The term farthest south refers to the most southerly latitudes reached by explorers during the so-called “Heroic Age” of Antarctic Exploration prior to the conquest of the South Pole in 1911. Ernest Shackleton’s “Nimrod Expedition” of 1907-09 reached a latitude of 88° 23′ S. This was, by far, the farthest south reached at that time.
What is largely unknown about this expedition, however, is the unusual encounter made by Shackleton and his company. While traversing atop Beardmore Glacier, a monumental discovery by the Nimrod Expedition (which sits at approximately 83° S, farthest south at that time), they came into view of an awesome sight; an expansive and glorious field of curious glass structures, between four and fifteen feet in height. They were immaculate, crystalline, impeccably smooth, and laid out with meticulous and symmetrical coordination, reminiscent of the quiet solemnity of a cemetery. When the sunlight rose above the surrounding mountain ranges and hit these fantastic monuments, a brilliant diffusive gleam of light filled the glacial valley, and illuminated everything it touched with the brightest white light imaginable. Even more curious is that the arduous Antarctic weather seemed to have no erosive effect on the cleanliness of these structures. Analysis shows that they have been sitting like this, unblemished, for at least the past 4,000 years. It is still unknown who built or arranged them.
It seems that a change is needed in the farthest south record book.
III. Vinegar Syndrome
This old and rusty film canister contains (allegedly) one of the rarest and most enticing feature films ever made. Thought to have been an urban legend, in the mid-seventies a (presently unidentified) group of the most famous and successful Hollywood filmmakers (including directors, actors, cinematographers, and musicians) embarked on a parodic project to re-appropriate a popular Italian superhero film genre, which was itself a re-appropriations of established American superhero films. An example being 1967’s I fantastici 3 $upermen (The Three Fantastic Supermen).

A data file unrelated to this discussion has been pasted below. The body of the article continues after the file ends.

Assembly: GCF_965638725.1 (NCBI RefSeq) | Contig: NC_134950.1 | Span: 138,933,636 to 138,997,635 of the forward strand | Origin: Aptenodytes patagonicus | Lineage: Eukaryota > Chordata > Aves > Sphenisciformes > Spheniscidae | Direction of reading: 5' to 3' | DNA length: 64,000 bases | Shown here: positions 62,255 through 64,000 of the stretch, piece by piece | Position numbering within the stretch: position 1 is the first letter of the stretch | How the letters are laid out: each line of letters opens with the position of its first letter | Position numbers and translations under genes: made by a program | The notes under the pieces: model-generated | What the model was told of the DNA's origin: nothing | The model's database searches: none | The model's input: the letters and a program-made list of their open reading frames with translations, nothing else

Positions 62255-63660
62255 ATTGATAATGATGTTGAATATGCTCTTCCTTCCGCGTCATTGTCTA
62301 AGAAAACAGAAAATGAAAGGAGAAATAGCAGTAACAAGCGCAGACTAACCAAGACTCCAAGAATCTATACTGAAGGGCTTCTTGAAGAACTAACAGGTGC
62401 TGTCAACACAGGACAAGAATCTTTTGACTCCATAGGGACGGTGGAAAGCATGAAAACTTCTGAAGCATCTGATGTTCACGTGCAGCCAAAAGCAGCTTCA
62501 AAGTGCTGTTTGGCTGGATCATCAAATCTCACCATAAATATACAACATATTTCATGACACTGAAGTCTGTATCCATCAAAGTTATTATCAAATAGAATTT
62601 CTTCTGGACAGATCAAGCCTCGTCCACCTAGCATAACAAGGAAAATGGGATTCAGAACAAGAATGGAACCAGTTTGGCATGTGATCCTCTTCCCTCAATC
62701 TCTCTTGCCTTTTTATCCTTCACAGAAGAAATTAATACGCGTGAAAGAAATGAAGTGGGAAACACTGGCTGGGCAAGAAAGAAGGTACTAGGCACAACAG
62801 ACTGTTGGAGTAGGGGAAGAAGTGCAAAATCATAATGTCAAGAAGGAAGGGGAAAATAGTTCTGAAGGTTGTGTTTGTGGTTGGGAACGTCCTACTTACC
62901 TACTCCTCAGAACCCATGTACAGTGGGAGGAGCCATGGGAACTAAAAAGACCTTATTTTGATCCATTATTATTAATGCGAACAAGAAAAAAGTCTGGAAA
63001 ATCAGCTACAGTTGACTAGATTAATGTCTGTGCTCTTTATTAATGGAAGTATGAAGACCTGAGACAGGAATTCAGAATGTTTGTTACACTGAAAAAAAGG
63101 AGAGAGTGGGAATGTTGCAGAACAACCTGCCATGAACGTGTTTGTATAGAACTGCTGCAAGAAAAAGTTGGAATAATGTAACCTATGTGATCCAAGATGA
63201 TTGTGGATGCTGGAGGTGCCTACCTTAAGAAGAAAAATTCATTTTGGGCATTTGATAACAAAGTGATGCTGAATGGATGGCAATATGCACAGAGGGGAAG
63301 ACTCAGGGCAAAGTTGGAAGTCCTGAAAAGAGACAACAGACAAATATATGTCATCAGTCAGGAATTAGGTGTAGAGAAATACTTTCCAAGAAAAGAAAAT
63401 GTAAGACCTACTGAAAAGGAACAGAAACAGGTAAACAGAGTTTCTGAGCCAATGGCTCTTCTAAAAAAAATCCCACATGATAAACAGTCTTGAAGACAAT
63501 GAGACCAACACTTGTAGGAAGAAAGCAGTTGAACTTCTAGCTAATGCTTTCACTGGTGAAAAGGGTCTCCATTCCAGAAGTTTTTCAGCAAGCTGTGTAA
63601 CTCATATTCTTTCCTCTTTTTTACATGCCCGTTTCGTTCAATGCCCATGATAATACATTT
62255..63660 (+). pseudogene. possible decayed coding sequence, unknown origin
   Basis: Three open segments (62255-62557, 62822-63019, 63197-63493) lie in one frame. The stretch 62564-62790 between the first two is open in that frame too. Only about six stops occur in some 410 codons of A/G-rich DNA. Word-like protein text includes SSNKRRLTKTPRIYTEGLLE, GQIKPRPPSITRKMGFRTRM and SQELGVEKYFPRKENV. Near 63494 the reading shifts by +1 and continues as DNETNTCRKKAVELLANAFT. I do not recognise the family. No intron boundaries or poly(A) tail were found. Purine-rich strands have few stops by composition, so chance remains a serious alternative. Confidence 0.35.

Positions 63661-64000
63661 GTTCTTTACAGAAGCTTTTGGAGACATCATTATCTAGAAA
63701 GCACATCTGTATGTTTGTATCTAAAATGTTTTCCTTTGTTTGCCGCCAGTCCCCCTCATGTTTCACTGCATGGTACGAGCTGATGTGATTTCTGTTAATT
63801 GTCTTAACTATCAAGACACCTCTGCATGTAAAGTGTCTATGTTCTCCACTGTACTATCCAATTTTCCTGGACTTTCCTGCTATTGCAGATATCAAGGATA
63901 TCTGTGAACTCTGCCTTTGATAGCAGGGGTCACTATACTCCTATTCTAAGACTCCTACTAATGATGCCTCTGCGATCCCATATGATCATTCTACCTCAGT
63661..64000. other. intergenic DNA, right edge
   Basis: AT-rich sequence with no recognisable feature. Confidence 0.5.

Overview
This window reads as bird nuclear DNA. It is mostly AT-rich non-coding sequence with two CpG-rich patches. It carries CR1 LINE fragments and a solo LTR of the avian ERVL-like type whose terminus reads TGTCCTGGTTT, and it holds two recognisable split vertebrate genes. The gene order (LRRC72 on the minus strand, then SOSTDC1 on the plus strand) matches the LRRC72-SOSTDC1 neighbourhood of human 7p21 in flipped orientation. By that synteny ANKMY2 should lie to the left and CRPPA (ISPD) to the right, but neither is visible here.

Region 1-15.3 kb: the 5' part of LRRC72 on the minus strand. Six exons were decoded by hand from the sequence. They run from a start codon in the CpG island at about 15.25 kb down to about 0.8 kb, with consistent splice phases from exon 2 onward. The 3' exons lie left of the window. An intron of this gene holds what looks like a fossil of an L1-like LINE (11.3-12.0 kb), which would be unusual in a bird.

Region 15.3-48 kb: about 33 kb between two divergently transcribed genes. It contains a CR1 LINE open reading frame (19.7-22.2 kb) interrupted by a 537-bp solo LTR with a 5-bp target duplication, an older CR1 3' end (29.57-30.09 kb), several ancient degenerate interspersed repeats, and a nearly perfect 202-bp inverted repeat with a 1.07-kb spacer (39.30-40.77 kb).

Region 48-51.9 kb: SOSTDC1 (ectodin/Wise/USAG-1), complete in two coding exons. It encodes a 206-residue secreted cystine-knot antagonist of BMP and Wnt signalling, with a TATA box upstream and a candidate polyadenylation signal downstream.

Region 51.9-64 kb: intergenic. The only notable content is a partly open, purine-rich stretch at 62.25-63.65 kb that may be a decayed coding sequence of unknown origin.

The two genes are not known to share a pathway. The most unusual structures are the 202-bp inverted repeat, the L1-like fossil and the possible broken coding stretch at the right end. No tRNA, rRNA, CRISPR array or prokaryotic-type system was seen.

This parody, a misappropriation of a misappropriation, was allegedly screened only once in an empty theater (even its creators disowned it), and was said by the projectionist to have been “a two-hour bridge collapse masquerading as a movie”. The film was subsequently thrown away and lost to time, until last year when this discarded canister bearing only the words Vinegar Syndrome appeared in a dank storage unit in the Victorville Film Archives. This curious “title”, Vinegar Syndrome, probably refers to a form of decay for acetate based film, which has poetically befallen the reel sitting inside the canister.
Although the degradation of the film is strong enough to make any viewing impossible, careful analysis of a handful of individual frames seem to vaguely display the visages of famous actors such as Harrison Ford, John Wayne, and even Marlon Brando – all dressed in colorful and over-the-top superhero costumes. In addition, the composition of each shot was of stellar quality, obviously the work of a master director. People rumored to have been involved in the project range from Steven Spielberg to Martin Scorsese to Frank Zappa to Alfred Hitchcock.
Could this film be our lost parody?
Written for the Sinta Quartet, Completed in partial fulfillment of the requirements for the degree of Doctor of Musical Arts in Musical Composition at the University of Michigan